Lower Mid-End 



6.6 mn 






12.3 mn 



Apartments Performance H1’2021 


Average Unit Size 


Average of Price Per SQM H1'2021 


Average of Price Appreciation 

Average Total Returns H1'2021 

Upper Mid-End 



11.2 mn 






8.6 mn 



Satellite Towns 



7.0 mn 






8.9 mn 



Source: Cytonn Research 2021 

  1. High Default Rates Leading to a High Number of Non-Performing Loans (NPLs): According to Central Bank of Kenya-Quarterly Economic Review  the residential gross NPLs in the real estate sector increased by 14.8 % to Kshs 70.5 bn in Q1’2021 from Kshs 61.4 bn recorded in Q4’2020, accounting for 15.9% of the total real estate loan book. The increase was attributed economic disruptions by the Covid-19 pandemic reducing cash flows and the ability to service debt. The high number of non-performing loans is expected to reduce loan advances as lenders will cushion themselves from credit risk that would expose them to possible collapse, 
  2. Constrained and Unsustainable Funding Model: In an aim to consolidate more funds for onward lending, KMRC is likely to attract fewer investors as it seeks to both borrow and maintain lending at low rates, and as result face competition from government instruments which are offering higher rates. Some of the government bonds such as the 20-year bond are attracting a return of 13.2% and would seem more attractive to investors. It is therefore not clear how the firm will borrow and maintain lending at a 5.0% rate with the latest postponement of the green bond issue attributed to challenges surrounding rates, quantum and bond guarantee negotiations, and,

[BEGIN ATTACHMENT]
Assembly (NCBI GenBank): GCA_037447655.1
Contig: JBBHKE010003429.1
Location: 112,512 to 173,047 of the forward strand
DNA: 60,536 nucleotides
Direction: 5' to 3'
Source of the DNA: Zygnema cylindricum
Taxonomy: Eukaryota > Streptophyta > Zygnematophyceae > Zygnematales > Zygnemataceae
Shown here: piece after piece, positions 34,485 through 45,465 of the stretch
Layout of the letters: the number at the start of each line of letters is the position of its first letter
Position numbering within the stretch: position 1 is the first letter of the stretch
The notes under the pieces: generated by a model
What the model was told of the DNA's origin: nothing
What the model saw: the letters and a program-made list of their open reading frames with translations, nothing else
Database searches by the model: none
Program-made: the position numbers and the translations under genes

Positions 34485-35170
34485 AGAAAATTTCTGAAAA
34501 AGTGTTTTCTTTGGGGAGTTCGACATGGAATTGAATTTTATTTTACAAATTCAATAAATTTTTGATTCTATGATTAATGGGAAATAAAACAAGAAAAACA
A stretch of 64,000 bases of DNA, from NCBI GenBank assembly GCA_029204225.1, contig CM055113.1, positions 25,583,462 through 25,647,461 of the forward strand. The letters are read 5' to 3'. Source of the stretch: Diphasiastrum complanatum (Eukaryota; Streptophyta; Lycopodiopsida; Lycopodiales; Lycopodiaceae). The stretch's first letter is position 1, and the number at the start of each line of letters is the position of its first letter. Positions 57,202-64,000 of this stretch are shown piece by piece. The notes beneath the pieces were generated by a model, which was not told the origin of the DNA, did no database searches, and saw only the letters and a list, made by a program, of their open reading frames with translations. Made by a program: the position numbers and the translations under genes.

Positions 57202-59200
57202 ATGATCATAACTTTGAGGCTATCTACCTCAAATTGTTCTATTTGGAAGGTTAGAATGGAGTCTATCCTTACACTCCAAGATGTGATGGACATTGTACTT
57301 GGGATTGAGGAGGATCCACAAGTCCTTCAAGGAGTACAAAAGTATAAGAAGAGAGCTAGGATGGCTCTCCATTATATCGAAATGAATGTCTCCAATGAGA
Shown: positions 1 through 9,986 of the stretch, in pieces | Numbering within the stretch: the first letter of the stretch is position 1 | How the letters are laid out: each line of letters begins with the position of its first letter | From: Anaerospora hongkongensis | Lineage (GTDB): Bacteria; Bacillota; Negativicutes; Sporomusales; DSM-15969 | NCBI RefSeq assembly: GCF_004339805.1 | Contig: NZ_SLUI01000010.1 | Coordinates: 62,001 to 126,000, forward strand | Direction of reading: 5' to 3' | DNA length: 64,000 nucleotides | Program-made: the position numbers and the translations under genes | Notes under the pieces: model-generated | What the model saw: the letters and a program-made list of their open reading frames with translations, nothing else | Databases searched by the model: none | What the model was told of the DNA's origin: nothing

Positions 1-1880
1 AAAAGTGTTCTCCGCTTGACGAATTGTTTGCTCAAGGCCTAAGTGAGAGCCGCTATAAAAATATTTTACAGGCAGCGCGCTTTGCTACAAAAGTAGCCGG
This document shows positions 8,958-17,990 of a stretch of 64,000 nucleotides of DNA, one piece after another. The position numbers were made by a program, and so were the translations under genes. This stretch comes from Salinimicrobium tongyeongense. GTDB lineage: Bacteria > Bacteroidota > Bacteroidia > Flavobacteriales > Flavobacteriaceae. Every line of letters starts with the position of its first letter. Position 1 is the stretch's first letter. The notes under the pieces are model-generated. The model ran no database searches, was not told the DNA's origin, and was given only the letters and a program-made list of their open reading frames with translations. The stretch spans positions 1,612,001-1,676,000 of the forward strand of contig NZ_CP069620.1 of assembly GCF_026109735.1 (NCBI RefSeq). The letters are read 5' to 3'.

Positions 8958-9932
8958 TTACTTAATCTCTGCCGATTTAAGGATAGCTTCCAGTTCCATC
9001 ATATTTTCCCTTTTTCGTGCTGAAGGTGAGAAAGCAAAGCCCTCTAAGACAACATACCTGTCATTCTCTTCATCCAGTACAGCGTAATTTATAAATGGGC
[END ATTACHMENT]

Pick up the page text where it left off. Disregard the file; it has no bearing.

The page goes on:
3. Inability to Meet Criteria Threshold for Mortgage Products: The primary lending institutions have a set of eligibility criteria to meet before they can receive funding from KMRC mostly set under the World Bank and African Development Bank (AfDB) standards as discussed. Most of these requirements have not been met thus limiting the number of primary mortgage lenders for the loans. 
  1. Case Study: Jordan Mortgage Refinance Company (JMRC)
  1. Introduction

Jordan Mortgage Refinance Company (JMRC) is a public shareholding company established in 1996 and headquartered in Amman Jordan, whose main purpose is providing medium and long-term financing for the Jordanian housing sector by extending loans to banks and financial institutions in the country. JMRC gets the necessary funding for its operations through member equity and issuing bonds in the local capital market through private or public subscription in accordance with the Jordan Securities Commission regulations.  

  1. Ownership 

The Central Bank of Jordan (CBJ) is the major shareholder of JMRC with an 18.0% shareholding while the private sector owns 82.0% as indicated in the table below; 

JMRC Shareholding 


The Investors 

Value/No of shares 



The Central Bank of Jordan (CBJ) 




Social Security Corporation 




Housing & Urban Development Corporation 




Housing Bank for Trade and Finance 




Arab Bank 




Jordan Loan Guarantee Company 




Jordan Commercial Bank 




Jordan Ahli Bank 




Cairo Amman Bank 









Source: JMRC 

  1. Eligibility Criteria 

 JMRC provides medium and long-term finance for banks and financial institutions. A refinance loan is granted to a financial institution that;